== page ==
CND: pushing for drug policies that prioritise health
09 March 2018
By Bangyuan Wang, the Alliance’s senior technical advisor on HIV and harm reduction
National drug control agencies will meet in Vienna next week (12 - 16 March) for the 61st session of the Commission on Narcotic Drugs (CND).
At the event, the Alliance will be working with a range of partners to both profile the experiences of countries that are decriminalising personal drug use and persuade more member states to endorse harm reduction and health centred approaches to drugs.
Over the years, drug policies that focus on supply reduction, law enforcement and punishment have had dire consequences for public health. Nowhere is this clearer than in the case of HIV – new infections among people who use drugs have increased by a staggering one third, from 114,000 in 2011 to 152,000 in 2015, according to 2016 UNAIDS data.
Partnerships for harm reduction
For many years, the Alliance and country partners have been supporting harm reductions services as well as increasing political support among governments for harm reduction and drug policy reforms.
During CND we will be organising a side event with the International Drug Policy Consortium (IDPC), Harm Reduction International (HRI) and other partners to show how a number of governments are collaborating with civil society for new drug policies that prioritise the health of people who use drugs.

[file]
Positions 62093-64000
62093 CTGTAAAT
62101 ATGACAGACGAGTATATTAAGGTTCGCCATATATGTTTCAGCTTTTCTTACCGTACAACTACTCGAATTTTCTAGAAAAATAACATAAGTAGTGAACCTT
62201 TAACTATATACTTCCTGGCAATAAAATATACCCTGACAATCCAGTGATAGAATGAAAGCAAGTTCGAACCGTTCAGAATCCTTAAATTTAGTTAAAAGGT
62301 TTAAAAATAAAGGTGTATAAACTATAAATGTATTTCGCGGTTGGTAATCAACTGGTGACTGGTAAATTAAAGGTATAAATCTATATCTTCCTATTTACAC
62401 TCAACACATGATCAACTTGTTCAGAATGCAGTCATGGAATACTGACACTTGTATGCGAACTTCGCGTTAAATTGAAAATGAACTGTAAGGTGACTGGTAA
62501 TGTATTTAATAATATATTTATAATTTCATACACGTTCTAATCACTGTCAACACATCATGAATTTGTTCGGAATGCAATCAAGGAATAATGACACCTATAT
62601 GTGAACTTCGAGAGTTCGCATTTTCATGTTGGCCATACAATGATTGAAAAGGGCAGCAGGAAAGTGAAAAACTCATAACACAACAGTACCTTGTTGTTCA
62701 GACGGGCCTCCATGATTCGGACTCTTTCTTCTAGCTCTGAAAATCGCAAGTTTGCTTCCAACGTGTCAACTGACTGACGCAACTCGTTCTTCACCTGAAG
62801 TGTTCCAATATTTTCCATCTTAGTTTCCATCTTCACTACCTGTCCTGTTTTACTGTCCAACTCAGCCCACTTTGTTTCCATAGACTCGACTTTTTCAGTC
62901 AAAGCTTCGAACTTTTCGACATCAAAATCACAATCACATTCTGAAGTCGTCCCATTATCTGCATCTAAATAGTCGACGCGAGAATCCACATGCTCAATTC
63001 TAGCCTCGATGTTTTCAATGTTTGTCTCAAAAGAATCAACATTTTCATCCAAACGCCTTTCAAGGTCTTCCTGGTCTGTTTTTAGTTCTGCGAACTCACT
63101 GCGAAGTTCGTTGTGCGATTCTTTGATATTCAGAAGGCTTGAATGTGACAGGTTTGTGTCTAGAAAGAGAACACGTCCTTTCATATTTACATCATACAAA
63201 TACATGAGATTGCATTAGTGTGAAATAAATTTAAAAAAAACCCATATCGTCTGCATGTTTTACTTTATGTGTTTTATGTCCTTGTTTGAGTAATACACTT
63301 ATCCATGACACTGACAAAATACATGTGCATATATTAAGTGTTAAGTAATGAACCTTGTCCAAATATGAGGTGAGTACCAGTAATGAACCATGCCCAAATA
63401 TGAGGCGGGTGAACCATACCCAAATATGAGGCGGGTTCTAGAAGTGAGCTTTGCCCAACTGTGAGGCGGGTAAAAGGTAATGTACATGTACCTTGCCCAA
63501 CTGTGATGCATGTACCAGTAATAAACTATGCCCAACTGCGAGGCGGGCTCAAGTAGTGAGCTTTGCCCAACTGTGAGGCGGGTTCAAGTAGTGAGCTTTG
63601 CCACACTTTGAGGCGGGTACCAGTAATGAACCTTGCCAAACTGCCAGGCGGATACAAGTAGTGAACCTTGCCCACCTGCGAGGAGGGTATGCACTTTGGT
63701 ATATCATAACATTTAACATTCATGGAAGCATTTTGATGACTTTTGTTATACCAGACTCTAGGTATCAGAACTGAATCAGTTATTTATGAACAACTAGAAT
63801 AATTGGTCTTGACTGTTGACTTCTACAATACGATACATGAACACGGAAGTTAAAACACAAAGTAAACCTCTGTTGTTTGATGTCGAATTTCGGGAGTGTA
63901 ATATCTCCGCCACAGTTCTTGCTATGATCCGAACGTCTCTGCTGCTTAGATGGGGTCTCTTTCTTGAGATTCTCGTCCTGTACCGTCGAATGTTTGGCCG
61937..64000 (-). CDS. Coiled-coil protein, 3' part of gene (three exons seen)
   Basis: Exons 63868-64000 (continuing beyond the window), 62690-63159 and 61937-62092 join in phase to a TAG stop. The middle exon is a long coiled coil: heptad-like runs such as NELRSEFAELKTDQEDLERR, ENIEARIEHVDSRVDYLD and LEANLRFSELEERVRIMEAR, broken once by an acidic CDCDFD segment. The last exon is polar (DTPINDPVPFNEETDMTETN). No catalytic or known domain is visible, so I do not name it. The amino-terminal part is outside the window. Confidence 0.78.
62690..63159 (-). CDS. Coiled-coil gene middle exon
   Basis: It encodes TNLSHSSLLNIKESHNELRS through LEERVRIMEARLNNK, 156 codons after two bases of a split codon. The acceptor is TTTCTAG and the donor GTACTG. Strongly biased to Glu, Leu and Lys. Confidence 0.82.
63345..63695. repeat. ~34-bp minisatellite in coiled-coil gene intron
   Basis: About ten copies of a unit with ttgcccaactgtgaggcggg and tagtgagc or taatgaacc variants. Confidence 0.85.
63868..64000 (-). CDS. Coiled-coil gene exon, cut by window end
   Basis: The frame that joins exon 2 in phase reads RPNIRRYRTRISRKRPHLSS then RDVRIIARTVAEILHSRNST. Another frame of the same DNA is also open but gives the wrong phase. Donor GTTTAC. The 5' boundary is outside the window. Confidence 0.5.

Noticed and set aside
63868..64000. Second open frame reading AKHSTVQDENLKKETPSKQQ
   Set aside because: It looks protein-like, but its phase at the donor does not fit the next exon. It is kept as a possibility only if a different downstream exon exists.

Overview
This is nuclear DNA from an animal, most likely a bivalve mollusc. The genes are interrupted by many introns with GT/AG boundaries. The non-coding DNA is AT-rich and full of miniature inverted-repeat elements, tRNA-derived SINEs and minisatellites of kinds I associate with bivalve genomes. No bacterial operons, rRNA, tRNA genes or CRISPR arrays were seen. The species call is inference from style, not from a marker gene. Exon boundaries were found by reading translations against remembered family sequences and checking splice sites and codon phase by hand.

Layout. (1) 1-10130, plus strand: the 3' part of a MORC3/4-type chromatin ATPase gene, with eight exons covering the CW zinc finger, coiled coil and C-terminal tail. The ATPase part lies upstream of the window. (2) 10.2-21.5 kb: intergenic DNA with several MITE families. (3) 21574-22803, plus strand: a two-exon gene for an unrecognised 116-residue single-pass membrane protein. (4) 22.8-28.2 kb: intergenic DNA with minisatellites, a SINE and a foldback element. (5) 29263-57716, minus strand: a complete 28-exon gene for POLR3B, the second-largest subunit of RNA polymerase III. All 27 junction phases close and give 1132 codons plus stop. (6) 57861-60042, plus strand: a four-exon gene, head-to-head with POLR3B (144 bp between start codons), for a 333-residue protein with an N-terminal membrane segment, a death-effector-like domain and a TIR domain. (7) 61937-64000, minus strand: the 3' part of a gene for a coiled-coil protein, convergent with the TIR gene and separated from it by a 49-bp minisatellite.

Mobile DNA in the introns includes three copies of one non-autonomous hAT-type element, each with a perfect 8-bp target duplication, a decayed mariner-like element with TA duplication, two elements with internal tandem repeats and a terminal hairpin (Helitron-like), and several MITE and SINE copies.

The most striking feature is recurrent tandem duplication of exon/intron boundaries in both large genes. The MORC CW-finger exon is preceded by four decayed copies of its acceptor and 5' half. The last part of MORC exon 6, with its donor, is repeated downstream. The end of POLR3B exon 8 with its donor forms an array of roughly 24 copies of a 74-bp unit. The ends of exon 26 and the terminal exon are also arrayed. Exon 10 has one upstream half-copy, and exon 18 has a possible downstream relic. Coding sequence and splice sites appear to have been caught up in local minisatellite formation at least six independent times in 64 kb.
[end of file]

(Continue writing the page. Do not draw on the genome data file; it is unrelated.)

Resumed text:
We also hope to organise informal bilateral meetings between national delegations so countries that are already implementing harm reduction, and seeing improvements in public health as a result, can share their experiences with countries that are yet to embark on these necessary measures.
As ever, the Alliance will be represented by a range of advocates from Linking Organisations, from the Secretariat and from networks of people who use drugs. These include staff from India HIV/AIDS Alliance, Rumah Cemara in Indonesia, AIDS Care China and the Kenyan AIDS NGO Consortium.
Some of these Linking Organisations will be working with delegates from other countries as they attend CND. For example, AIDS Care China, which has been instrumental in implementing harm reduction in China, is working with the Cambodian government to send a small delegation to the CND for the first time.
Similarly, IDPC, HRI and the Asian Network of People Who Use Drugs (ANPUD) are partnering with India HIV/AIDS Alliance to particpate in CND, as part of a regional harm reduction programme, supported by the Global Fund.
A recent global review published by The Lancet shows that harm reduction services are distributing just 33 needles and syringes for every person in the world who injects drugs each year. The World Health Organization (WHO) defines 100 as low coverage. A meagre 16% of people who inject drugs have access to opioid substitution therapy (OST), far short of the WHO recommended coverage of 40%, and a miniscule 1% live in countries with high coverage of both interventions.
Also recently published is the Degenhardt review, a global study on the prevalence of drug use, which found evidence of injecting drug use in 179 countries or territories in 2017. This is an increase of 31 countries, mostly in sub-Saharan Africa, since the last review in 2008. HIV prevalence among people who inject drugs is now 17.8%. This means that 2.8 million people who use inject could be living with HIV worldwide.
Both reviews provide further evidence of the need to push at CND for policies that prioritise the health of people who use drugs, and to increase the level of priority given to this key population in the wider HIV response.